The birthplace of Skype has always been at the forefront of tech, and bitcoin is no different. Rated 4th in Europe for economic freedom and 12th in the world for ease of doing business, Estonia has carved its name as one of the world’s most bitcoin-friendly countries. Here’s how the country is innovating and adapting itself to bitcoin technology and the world of cryptocurrency.
Classification of bitcoin in Estonia
In Estonia, bitcoin is considered an alternative currency and not a security. This summary of Estonian laws on bitcoin taxation states that bitcoin are classified in the same way as the ECB. This means that you must be registered as a provider of a business service in order to trade bitcoin or conduct transactions.
Bitcoin taxation in Estonia
Profits made from trading bitcoin in Estonia are exempt from paying VAT, but must pay capital gains tax of around 25%. The VAT tax is not applicable to bitcoin transactions after a 2015 court ruling classified bitcoin as a currency rather than property.
Note that there is some unclarity in regards to Estonia’s taxation of bitcoin trading. Some traders claim to have paid an additional 33% social tax, while others report having only paid a 20% income tax on their bitcoin trades.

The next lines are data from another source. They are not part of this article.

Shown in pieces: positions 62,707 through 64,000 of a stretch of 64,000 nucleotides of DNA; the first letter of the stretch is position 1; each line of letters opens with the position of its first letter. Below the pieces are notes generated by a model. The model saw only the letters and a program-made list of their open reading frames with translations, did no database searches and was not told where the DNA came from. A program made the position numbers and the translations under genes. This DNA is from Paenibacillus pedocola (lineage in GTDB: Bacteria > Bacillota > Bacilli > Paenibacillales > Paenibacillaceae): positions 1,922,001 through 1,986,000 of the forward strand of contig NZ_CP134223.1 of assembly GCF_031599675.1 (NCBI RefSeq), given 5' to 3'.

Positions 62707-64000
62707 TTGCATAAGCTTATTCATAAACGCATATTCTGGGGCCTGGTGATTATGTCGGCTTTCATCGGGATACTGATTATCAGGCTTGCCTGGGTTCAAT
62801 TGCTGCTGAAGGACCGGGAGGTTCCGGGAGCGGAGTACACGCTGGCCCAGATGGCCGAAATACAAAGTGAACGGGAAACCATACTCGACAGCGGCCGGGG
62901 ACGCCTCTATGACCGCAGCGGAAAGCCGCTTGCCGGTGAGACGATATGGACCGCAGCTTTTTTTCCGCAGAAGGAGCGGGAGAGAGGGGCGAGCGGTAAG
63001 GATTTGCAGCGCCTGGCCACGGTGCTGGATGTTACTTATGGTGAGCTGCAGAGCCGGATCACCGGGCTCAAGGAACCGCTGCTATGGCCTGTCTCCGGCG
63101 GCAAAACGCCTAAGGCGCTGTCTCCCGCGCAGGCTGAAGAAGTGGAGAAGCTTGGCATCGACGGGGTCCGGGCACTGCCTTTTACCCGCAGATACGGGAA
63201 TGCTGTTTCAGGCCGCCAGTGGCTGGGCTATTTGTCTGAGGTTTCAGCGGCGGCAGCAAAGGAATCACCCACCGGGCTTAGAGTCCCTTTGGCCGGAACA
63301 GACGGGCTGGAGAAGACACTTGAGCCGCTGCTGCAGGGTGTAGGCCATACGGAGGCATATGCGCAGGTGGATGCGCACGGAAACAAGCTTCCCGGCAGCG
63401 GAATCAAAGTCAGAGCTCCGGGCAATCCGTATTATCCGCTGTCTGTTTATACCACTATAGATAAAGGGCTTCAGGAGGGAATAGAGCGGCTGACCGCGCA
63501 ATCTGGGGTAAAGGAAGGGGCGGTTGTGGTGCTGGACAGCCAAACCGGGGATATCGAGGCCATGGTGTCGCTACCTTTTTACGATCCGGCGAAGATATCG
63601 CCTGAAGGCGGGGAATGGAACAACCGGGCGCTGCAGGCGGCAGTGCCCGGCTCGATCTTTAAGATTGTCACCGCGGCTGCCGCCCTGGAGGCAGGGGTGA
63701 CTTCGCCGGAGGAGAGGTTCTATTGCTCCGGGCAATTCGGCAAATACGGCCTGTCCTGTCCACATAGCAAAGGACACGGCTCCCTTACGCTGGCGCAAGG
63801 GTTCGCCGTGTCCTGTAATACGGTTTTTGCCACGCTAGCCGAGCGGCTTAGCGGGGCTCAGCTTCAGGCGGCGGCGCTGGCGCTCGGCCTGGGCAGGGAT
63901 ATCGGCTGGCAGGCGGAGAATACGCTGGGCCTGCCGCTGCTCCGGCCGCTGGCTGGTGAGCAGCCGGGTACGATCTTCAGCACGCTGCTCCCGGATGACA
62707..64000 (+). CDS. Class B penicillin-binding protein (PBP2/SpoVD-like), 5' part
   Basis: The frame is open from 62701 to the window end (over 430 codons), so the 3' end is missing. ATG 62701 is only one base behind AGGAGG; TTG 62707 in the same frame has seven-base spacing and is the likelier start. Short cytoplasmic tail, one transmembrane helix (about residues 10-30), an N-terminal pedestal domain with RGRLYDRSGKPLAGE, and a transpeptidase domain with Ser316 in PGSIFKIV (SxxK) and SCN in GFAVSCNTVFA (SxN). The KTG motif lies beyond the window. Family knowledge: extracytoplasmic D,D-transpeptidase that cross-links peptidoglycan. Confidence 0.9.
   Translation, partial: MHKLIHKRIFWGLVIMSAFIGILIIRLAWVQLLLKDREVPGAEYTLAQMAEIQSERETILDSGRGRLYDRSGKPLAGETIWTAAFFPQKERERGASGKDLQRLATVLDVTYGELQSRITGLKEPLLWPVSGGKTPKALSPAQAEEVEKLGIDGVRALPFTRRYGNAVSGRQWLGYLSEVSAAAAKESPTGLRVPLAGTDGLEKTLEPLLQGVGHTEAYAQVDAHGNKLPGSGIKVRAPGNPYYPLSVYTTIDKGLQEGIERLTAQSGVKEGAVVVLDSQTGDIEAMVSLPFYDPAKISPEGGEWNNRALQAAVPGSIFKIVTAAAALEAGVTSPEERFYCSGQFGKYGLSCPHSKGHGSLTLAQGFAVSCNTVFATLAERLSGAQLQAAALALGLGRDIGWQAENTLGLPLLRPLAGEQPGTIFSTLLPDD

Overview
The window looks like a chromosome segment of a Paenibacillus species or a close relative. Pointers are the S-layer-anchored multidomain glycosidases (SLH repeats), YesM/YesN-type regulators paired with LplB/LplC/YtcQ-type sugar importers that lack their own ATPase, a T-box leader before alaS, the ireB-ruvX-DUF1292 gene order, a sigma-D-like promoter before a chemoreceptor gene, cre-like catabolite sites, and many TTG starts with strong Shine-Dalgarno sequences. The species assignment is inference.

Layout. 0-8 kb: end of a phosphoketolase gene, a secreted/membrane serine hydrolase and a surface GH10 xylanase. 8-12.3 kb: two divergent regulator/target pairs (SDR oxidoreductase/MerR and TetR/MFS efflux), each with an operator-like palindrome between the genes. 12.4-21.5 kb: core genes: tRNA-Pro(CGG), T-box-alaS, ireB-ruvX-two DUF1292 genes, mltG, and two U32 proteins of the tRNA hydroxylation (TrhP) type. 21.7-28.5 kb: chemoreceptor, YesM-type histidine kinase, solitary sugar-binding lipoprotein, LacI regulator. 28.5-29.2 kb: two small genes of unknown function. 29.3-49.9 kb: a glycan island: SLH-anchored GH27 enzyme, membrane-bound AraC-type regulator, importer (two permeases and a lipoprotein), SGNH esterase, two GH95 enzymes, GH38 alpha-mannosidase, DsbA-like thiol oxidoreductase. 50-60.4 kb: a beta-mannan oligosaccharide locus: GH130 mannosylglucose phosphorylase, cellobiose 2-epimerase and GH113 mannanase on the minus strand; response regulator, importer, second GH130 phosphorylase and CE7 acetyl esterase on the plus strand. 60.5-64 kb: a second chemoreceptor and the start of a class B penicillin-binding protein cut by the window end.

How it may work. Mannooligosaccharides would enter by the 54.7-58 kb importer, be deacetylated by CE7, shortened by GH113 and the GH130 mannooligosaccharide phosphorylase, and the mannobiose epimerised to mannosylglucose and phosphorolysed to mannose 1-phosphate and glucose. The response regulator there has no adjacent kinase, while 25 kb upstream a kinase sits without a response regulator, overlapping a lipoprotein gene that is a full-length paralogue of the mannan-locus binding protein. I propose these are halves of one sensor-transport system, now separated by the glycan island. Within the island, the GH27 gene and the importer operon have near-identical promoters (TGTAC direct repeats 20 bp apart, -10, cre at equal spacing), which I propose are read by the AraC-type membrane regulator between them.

If you’re looking to trade bitcoin in Estonia with a business, you should do your own investigation into the charges as you would likely be taxed lower rates than stated in this article. For more information you can check out the Estonian Tax and Customs Board.
Bitcoin businesses & e-residency in Estonia
Estonia’s notoriously free economy makes it easy for foreigners to establish a legal and banking identity in the country (and therefore, the whole of Europe). Its e-residency scheme is a crypto traders gateway into the European market, making Estonia a haven for bitcoin.
E-residency isn’t the same as a tax residency, and you won’t be able to use it to register a crypto exchange. However, it is the easiest way to open a bitcoin business and enter the European market. You can read about the e-residency process in detail here – note that it can be quite easy and affordable for most people, but others might have to acquire certain licenses. Reportedly, it costs around 8,000 euro to open a bitcoin business in Estonia.
Estcoin, an Estonian national cryptocurrency
Despite criticism from the European Central Bank, Estonia is pushing boundaries and still in deliberation to launch Estcoin, a national cryptocurrency. Estonia’s resistance to criticism from the ECB demonstrates the country’s openness and desire to promote and integrate bitcoin. The government is even considering a bitcoin-based sovereign wealth fund.
In the banking sector, the same support for bitcoin exists. Estonia’s LHV Bank issues blockchain-based wallets for Euro tokens, trains its employees in cryptocurrency, and has partnered with Coinbase and Coinfloor exchange in the UK. The bank is open about its interest in blockchain tech and bitcoin values.